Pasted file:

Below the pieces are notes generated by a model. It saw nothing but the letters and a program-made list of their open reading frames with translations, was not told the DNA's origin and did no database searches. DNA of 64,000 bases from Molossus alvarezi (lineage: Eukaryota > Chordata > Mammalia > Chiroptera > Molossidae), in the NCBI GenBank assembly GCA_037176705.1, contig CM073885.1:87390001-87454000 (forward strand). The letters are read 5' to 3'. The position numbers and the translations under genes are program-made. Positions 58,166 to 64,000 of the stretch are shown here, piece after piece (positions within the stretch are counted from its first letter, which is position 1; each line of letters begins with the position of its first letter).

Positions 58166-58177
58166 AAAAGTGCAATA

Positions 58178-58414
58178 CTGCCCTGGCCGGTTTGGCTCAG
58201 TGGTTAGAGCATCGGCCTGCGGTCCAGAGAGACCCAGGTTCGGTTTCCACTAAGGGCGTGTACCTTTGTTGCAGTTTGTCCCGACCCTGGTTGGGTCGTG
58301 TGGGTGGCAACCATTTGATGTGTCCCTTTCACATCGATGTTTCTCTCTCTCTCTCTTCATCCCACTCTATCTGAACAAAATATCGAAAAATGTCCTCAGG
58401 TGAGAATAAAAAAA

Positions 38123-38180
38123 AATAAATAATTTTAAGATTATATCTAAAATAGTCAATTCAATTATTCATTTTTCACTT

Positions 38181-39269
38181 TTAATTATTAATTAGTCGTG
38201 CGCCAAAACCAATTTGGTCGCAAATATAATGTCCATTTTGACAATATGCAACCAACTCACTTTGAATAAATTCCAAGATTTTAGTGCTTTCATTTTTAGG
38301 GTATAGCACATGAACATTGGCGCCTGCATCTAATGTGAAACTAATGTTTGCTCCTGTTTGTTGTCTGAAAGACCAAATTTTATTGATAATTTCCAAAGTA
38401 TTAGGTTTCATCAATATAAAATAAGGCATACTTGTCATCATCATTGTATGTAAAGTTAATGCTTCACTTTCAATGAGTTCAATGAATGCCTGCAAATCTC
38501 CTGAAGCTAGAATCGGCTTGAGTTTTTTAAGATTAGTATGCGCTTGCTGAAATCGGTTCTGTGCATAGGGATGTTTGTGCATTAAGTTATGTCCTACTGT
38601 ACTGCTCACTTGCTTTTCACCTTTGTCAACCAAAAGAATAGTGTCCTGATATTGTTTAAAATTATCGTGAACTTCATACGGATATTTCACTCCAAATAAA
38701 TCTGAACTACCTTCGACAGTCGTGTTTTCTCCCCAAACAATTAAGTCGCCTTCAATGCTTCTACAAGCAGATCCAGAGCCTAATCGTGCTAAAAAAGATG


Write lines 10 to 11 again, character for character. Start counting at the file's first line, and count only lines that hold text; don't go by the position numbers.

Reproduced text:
38123 AATAAATAATTTTAAGATTATATCTAAAATAGTCAATTCAATTATTCATTTTTCACTT

Positions 38181-39269